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Some car models are retired for a good reason. One such vehicle is the Dodge Journey, which, upon introduction, was panned by automotive critics and consumers alike. Despite its low selling price, the Journey earned a bad reputation for several reasons, including notoriously poor reliability and handling and weak safety features. However, one of the more overlooked deficiencies of the Journey involved its subpar infotainment, which caused real safety problems for its drivers.

A brief look back at the Dodge Journey

A black 2010 Dodge Journey parked in front of window with an American flag in the window.
2010 Dodge Journey | Getty Images Photographed by Jim R. Bounds

If you’re unfamiliar with the Dodge Journey, this optional third-row SUV was first introduced in 2009. As per, it started at just $20,925, was large, and had a relatively stylish exterior. It was also far from the best option on the market

Dodge offered the 2009 and 2010 Journey with several configurations. The base model came with a 173-hp, 2.4-liter I-4 engine capable of generating 166 lb-ft of torque. But you could also purchase a 235-hp, 3.5-liter V-6 version with a six-speed automatic transmission, with SXT trims and higher. With the V-6, you get the third-row standard, but you don’t get as much power as other V-6 options in the segment.

The Journey offered fuel economy numbers that were average for SUVs its size. The I-4 got drivers 19 mpg in the city and 25 mpg on the highway, while the V-6 provided 16 mpg in the city and 23 mpg on the highway.

While the performance was average, handling wasn’t ideal. If you had to brake abruptly, you could expect discomfiting lurches to occur.

With a length of 192.4 inches and a height of 66.6 inches, the Journey offered plenty of cargo space and access, although the third row was more suited to children than adults. There were also some suitable storage spaces. However, the inclusion of a bin under the passenger seat was impossible to access while seated. It also prevented the inclusion of an airbag sensor, which is a safety hazard.

The 2009 and 2010 models were dinged for cheap interior trimmings that adversely affected ride comfort and enjoyment. Moreover, the base level trim lacked common advanced safety features in SUVs this size. As per Kelley Blue Book, the Journey only came with airbags, electronic stability, and electronic roll mitigation, not items like automated emergency braking or lane-keeping assistance.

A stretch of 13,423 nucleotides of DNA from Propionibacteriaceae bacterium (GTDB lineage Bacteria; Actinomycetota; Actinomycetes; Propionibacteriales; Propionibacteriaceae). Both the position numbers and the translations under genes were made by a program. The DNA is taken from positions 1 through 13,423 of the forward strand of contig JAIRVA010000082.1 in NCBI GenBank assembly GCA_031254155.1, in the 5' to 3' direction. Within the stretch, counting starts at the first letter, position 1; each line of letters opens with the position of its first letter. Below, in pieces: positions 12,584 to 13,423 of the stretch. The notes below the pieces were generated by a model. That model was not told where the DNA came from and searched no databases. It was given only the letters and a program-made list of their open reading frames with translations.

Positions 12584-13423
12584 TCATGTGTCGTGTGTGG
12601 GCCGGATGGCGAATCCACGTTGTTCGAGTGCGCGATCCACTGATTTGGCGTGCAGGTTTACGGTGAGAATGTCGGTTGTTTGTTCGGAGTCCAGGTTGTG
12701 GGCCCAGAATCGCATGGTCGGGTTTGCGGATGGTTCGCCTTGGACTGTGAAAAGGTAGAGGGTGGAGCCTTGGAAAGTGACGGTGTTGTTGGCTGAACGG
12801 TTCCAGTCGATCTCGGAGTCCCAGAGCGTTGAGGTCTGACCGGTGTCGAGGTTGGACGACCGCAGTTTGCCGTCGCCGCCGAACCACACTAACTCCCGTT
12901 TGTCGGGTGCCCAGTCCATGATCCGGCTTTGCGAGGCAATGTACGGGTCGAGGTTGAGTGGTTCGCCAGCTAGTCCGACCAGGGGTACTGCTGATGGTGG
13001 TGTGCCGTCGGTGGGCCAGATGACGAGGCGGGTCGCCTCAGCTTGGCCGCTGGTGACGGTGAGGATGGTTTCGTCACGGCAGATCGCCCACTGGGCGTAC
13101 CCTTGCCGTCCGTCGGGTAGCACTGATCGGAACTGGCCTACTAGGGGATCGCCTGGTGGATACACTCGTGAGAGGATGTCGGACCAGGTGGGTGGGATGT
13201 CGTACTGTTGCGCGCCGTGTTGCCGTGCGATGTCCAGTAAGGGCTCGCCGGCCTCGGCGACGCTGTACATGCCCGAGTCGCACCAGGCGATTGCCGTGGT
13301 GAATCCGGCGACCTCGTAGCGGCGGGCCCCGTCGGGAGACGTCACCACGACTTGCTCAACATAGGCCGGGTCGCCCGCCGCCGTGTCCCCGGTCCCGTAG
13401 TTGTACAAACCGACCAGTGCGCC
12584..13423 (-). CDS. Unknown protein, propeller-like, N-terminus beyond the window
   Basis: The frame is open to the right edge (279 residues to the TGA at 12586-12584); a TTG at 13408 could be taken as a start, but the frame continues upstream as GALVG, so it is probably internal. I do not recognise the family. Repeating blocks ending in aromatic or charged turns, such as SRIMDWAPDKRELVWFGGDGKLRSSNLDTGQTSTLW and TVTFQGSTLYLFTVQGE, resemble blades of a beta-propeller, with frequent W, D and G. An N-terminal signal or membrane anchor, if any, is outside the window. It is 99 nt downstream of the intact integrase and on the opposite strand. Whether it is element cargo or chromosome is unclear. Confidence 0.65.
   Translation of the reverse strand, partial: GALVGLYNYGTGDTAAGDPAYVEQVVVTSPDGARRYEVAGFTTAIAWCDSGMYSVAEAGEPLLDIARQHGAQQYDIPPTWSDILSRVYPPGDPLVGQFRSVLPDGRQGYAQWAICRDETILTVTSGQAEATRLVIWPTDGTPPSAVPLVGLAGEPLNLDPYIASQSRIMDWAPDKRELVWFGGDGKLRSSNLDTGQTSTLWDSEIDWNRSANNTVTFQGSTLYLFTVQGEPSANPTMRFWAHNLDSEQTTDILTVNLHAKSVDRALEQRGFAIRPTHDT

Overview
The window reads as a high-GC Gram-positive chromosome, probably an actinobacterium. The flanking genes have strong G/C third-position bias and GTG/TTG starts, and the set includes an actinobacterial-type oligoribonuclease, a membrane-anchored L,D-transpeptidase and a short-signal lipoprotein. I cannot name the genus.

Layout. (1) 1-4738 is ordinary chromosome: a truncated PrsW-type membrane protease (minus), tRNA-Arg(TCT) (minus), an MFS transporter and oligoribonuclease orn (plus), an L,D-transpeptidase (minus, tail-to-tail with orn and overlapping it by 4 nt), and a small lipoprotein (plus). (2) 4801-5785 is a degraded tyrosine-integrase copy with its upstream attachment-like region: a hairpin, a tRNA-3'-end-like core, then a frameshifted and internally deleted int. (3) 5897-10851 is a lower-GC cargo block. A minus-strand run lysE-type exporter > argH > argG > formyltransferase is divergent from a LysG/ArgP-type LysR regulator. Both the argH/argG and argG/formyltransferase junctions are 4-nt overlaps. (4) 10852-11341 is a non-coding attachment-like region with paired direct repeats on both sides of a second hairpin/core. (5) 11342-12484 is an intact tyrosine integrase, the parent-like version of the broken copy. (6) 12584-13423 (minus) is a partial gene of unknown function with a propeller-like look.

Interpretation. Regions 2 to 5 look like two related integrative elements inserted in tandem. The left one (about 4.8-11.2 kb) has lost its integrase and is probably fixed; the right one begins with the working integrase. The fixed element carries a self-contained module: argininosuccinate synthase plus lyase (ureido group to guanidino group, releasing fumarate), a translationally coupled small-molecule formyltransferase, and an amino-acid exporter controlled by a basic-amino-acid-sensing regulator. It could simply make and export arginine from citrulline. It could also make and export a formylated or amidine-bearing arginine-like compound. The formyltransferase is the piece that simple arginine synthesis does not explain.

The Journey’s terrible infotainment system

The Journey was also notable for an optional infotainment system that Jalopnik named one of the worst of all time—and with good reason. Of course, most SUVs have a built-in infotainment system, even if the touchscreen is small. But the Journey required an upgrade to have one installed in the base model, or else for you to purchase a higher trim level.

While the system was not intuitive, its voice commands helped ensure drivers could concentrate. But that feature was undermined by the placement of the screen. It was set below knee level, meaning drivers had to turn and look down to see what was being displayed. This awkward placement required drivers to take their eyes off the road, which could lead to accidents.

Oddly, if you purchased a Journey with the navigation feature, you’d see the map on a separate screen placed at the top of the dashboard, making it easier for drivers to follow directions. This proper placement further begs why the infotainment screen was placed below knee level rather than integrated at the top.

What happened to the 2009-2010 Dodge Journey?

The lukewarm reception the Journey received in 2009 and 2010 led Dodge to redesign the SUV. Kelley Blue Book notes that the 2011 Dodge Journey was much-improved, with more pleasant interior styling, responsive handling, and potent powertrain option. The 235-hp V6 was replaced by a 3.6-liter Pentastar version capable of generating 283 hp and better performance.

Unlike its predecessors, the 2011 Dodge Journey placed its infotainment screen at a more appropriate height, alleviating the safety hazard caused by the previous one. The higher-level trims offered an array of auto-tech amenities that made the 2011 Journey even more enticing.

Unfortunately, according to Autoblog, the 2011 Journey did not include any more advanced safety features as standard. But overall, the 2011 version was head and shoulders above its predecessor. Since those early days, the Dodge Journey has evolved even further, although not enough, according to many critics. It was eventually discontinued in 2020.

According to CarBuzz, a new 2022 model is being built exclusively for China. But don’t shed too many tears. Despite its substantive improvements over the years, the Dodge Journey still hasn’t been a top-tier offering in its segment.